For information on becoming a CES partner company, please contact CES@moore.sc.edu.

    Overview of CEO Succession Research

    Marcia Avedon CES Chair Chief Human Resources Officer, Ingersoll Rand

    Lucien Alziari Head of Group HR, AP Moeller-Maersk   James (Jim) Duffy CIT   Kevin Cox Chief Human Resources Officer, American Express   Mike D’Ambrose SVP and CHRO, Archer Daniels Midland Company   Dermot O’Brien VP and CHRO, Automatic Data Processing, Inc.   Monique R. Herena Sr. Exec. VP and CHRO, BNY Mellon  

    Dennis Berger SVP, Chief Coworker Services Officer, CDW   Pam Kimmet Chief Human Resources Officer, Cardinal Health   Jennifer Weber Chief Human Resources Officer, Lowe’s Companies, Inc.   William (Bill) Allen Chief Human Resources Officer, Macy’s, Inc.   Jorge Figueredo Executive Vice President, Human Resources, McKesson Corporation   Mirian Graddick-Weir Executive Vice President, Human Resources, Merck & Co., Inc.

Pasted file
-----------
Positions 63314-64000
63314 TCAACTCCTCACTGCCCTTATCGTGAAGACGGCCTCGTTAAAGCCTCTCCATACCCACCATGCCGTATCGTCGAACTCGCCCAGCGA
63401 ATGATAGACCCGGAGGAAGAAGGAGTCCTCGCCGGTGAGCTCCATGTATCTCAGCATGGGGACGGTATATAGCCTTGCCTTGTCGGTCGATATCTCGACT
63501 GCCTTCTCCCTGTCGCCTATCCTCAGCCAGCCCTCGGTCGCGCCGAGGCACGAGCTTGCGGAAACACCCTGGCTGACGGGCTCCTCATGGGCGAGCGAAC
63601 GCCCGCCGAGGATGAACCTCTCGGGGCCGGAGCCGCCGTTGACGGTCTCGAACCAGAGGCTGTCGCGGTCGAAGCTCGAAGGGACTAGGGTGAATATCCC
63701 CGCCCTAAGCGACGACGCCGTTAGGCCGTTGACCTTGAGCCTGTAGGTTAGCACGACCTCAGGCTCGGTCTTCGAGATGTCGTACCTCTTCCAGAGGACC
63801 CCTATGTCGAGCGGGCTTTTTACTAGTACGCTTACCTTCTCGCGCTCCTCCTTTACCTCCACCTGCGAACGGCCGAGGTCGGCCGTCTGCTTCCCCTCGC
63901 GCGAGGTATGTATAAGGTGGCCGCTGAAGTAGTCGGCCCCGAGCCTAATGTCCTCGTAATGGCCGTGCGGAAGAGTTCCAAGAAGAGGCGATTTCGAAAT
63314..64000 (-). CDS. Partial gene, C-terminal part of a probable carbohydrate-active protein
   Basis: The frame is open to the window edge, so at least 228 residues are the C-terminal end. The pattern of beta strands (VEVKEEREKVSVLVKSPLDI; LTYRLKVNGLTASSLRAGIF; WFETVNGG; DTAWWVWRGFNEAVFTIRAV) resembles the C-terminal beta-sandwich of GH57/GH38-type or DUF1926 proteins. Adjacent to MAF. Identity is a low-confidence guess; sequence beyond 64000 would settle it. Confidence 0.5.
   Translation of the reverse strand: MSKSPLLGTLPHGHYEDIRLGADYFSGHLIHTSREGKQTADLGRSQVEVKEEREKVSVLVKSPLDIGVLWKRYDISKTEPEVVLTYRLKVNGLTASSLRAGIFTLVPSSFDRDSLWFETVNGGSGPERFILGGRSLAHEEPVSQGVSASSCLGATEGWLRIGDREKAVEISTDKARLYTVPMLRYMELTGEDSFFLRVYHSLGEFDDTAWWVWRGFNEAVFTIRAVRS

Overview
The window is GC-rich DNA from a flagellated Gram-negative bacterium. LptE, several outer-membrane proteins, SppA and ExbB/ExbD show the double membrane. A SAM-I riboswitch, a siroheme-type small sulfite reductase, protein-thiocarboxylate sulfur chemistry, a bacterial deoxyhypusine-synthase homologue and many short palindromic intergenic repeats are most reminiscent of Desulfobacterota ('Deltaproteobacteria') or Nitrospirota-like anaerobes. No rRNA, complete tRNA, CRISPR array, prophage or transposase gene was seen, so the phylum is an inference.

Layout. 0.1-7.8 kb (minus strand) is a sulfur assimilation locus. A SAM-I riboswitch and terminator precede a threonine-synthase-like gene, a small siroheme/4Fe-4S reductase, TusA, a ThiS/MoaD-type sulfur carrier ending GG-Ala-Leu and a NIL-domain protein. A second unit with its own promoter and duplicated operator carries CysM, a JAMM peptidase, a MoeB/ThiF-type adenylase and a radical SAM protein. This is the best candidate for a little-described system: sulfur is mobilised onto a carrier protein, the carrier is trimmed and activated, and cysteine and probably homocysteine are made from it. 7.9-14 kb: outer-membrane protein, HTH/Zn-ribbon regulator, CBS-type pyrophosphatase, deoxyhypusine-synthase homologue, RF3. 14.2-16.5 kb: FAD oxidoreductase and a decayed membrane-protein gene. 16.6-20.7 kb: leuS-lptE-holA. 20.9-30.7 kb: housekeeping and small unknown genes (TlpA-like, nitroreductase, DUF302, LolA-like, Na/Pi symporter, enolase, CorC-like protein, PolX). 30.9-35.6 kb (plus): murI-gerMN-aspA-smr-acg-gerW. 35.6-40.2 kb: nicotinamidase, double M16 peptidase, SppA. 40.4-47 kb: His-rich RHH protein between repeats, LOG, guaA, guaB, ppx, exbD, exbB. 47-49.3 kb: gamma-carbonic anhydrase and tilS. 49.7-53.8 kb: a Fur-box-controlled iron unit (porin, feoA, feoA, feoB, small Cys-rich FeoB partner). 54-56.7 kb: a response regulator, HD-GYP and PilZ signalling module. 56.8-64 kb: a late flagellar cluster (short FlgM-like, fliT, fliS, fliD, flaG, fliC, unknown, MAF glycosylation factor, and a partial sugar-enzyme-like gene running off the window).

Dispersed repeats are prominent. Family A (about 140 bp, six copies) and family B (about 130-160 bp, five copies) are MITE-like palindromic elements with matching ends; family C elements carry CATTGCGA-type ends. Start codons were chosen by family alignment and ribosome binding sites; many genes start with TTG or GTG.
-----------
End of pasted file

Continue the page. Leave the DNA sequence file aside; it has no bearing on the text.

Cynthia Trudell EVP, Human Resources & CHRO, PepsiCo, Inc.

    Skip Spriggs EVP and Chief Human Resources Officer, TIAA   Anne Bodnar Chief Human Resources Officer, Willis Towers Watson

    Jose Tomas EVP and Chief Human Resources Officer, Anthem

    Tim Richmond Senior Vice President, Human Resources, AbbVie

    Brian Silva Chief Human Resources Officer and Senior Vice President, Administration, Fresenius Medical Care North America

    Allan McLeland Vice President, Human Resources, Sonoco

    Melanie Steinbach Chief Human Resources Officer, Milliken & Company

    Christine Pambianchi Senior Vice President, Human Resources, Corning Incorporated

    Celia Brown Senior Strategic Advisor Former EVP and Human Resources Director, Willis Group Holdings

    Rich Floersch Senior Strategic Advisor Former Chief Human Resources Officer, McDonald’s

  • 3 HR@MOORE